A priest, a nun, and a Frenchman walk into a castle. It sounds like the set-up for a bad joke; sadly, it’s the premise of the weakest entry yet in the Conjuring Cinematic Universe. With its vision of a cloistered abbey fallen under diabolical corruption, The Nun is an apt horror movie during a time of crisis in the church. Unfortunately, the producers of this usually reliable franchise have begun to lose sight of their calling.
Father Burke (Demian Bichir) and Irene (Taissa Farmiga), a novitiate who has yet to take her vows as a nun, journey to a cloistered abbey in Romania on assignment from the Vatican. One of the resident sisters has committed the grave sin of suicide, and with the help of a farmer (Jonas Bloquet) who found the nun’s body hanging from a castle window, the worried travelers try to get to the bottom of what happened.
Romania’s Corvin Castle is the gorgeous Gothic setting for this battle between good and evil, and it’s the most convincing character in the movie. The 15th-century structure was reportedly where Vlad the Impaler was held prisoner, and such colorful history has made it a ripe location for various paranormal investigations as well as the 2007 Nicolas Cage vehicle Ghost Rider. Dressed in CGI decay, it front-loads The Nun with plenty of ominous atmosphere.
But screenwriter Gary Dauberman, who penned both Annabelle movies, doesn’t develop these characters beyond stock types. What’s worse, one of those types is mere comic relief. A show of hands: how many people think it was a good idea to add a rustic named “Frenchie” to this supernatural troupe? “I’m French-Canadian,” he clarifies at a climactic moment, and although we finally learn that this character ties in with the rest of the series, that doesn’t make him feel like any more of a real person.
Farmiga’s nun-in-waiting echoes big-sister Vera’s struggle in the other films, and her baby face suits the role of the steadfast innocent. Bichir, on the other hand, has a thick accent that’s completely incongruous with his Irish surname, which helps give The Nun the air of ‘70s Italian B-horror (while nowhere idiosyncratic enough to evoke giallo).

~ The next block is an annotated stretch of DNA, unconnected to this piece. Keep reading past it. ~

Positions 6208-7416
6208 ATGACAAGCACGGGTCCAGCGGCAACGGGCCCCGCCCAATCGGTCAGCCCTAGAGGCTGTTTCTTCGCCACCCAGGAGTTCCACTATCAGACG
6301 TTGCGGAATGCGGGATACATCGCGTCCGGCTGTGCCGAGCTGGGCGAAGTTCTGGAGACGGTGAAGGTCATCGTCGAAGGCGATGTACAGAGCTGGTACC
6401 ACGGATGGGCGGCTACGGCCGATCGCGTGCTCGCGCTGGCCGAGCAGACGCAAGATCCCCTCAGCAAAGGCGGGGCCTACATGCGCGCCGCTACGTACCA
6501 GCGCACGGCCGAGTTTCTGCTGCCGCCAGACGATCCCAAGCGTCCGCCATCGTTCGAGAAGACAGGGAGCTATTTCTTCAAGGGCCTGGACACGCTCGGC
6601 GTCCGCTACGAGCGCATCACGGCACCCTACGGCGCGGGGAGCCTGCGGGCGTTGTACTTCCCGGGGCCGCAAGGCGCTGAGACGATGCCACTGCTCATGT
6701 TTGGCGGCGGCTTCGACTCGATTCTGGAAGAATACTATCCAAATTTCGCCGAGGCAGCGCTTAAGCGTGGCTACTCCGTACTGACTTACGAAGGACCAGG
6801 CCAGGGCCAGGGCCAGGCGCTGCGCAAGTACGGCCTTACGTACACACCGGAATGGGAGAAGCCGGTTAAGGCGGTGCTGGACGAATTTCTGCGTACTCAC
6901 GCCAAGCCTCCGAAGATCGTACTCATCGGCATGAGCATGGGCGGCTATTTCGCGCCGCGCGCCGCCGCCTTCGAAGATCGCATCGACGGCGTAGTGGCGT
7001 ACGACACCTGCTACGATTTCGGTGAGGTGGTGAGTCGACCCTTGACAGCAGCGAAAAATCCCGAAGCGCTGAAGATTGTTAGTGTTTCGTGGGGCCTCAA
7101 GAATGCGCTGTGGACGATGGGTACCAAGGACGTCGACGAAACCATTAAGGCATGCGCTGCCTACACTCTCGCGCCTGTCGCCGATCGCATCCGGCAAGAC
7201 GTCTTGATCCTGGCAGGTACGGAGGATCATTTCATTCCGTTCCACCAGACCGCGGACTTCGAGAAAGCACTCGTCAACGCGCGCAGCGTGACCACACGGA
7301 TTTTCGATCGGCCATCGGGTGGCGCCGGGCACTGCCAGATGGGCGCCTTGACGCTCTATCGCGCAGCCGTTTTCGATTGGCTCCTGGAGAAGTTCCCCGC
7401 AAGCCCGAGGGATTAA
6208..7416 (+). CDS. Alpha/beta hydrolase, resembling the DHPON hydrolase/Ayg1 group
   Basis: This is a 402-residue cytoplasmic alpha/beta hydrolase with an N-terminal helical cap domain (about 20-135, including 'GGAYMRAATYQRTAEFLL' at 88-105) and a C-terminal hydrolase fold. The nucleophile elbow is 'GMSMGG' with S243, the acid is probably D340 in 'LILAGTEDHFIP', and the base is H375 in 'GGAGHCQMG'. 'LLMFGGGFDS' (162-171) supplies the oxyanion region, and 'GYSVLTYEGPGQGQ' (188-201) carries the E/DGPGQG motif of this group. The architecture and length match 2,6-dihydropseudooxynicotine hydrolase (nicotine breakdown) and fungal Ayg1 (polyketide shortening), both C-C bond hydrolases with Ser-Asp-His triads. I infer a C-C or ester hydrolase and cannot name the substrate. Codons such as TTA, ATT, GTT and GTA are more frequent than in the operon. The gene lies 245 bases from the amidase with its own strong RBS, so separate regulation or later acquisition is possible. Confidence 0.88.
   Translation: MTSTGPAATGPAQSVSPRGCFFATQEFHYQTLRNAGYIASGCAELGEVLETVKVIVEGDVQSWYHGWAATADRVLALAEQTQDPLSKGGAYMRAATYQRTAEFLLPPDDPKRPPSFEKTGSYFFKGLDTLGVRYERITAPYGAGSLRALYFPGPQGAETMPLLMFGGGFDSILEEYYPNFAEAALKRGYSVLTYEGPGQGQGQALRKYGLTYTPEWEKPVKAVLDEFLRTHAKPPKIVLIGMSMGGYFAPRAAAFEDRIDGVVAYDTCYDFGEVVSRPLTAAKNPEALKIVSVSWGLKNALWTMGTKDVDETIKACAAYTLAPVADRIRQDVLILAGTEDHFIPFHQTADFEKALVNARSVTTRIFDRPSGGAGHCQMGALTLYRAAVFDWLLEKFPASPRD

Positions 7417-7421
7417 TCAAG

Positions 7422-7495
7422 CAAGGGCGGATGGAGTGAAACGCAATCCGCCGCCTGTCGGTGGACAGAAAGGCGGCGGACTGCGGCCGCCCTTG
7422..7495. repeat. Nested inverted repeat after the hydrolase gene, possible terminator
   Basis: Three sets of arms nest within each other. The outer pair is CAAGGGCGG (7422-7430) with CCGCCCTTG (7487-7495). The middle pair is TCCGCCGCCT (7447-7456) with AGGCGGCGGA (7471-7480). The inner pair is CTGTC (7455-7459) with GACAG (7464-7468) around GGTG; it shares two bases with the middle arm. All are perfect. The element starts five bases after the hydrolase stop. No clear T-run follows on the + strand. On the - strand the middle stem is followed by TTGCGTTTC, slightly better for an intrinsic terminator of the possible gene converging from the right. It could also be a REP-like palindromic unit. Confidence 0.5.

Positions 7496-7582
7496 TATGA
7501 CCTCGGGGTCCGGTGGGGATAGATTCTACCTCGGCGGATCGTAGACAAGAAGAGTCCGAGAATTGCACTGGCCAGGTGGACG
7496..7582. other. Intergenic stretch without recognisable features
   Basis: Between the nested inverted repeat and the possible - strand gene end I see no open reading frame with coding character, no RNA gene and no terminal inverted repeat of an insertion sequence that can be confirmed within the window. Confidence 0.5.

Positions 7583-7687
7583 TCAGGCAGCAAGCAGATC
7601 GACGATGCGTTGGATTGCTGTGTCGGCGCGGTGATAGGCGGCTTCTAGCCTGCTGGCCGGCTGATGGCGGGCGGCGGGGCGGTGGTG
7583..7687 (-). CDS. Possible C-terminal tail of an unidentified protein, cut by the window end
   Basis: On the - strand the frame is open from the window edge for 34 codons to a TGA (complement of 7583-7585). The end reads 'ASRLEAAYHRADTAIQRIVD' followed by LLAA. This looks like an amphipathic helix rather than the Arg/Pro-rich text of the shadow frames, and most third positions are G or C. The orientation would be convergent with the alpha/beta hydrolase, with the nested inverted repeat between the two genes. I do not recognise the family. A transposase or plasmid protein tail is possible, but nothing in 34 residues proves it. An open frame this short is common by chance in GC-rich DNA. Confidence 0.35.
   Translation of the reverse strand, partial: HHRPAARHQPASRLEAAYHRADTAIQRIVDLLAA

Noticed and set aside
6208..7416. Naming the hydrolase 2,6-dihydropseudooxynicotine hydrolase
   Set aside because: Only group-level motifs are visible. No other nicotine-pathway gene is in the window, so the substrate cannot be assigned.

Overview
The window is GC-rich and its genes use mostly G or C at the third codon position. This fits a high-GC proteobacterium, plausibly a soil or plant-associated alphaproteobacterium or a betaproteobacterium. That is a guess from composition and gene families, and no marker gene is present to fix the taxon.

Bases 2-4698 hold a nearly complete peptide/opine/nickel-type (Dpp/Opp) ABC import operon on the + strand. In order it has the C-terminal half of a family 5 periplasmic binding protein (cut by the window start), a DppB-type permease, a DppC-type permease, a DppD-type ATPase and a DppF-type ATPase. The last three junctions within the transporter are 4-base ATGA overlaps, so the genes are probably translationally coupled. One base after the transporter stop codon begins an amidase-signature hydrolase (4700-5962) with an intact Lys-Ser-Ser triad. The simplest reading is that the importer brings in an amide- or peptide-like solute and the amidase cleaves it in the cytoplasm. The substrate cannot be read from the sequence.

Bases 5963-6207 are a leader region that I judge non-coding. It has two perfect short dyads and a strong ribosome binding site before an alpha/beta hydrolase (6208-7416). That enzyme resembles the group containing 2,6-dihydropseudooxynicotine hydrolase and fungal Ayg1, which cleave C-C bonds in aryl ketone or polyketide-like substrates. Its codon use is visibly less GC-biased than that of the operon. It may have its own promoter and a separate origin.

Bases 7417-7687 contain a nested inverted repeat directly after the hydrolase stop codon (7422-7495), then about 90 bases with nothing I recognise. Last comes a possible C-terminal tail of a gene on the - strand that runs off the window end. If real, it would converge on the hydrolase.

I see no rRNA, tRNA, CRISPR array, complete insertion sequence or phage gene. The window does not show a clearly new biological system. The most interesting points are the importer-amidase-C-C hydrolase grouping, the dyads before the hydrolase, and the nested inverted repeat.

The two Conjuring movies spent enough time with its characters so you’d be invested in their conflict, and that tradition continued with the patient backstory of Annabelle. But under the guidance of director David F. Sandberg (Lights Out), Annabelle: Creation. relied too much on jump scares.
With The Nun, director Corin Hardy manages some of the moodiness he brought to his feature debut the The Hallow, and the movie generates a moderate charge out of the abbey’s descent into evil. But this series that started so well has become less inspired. While this ship may still be set right with The Conjuring 3, another spin-off, The Crooked Man, does not seem so promising.
The expanding Conjuring Cinematic Universe began as a reliable sanctuary for anyone who wants their horror movies dashed with character development and graceful camerawork on top of unsettling fear. Yet The Nun, despite great sets and evocative visuals, threatens to make one lose faith in the series.
A couple of announcements:
I’ve stopped running my weekly movie column here since it got picked up by The DCLine. Get your local art-house and rep news over there!
And just last week I became an official Tomatometer-approved critic, so I’m going to start reviewing movies here to supplement the usual outlets. You can see all my reviews, more than 500 written since 2011 (as a side-gig, I might add!) here.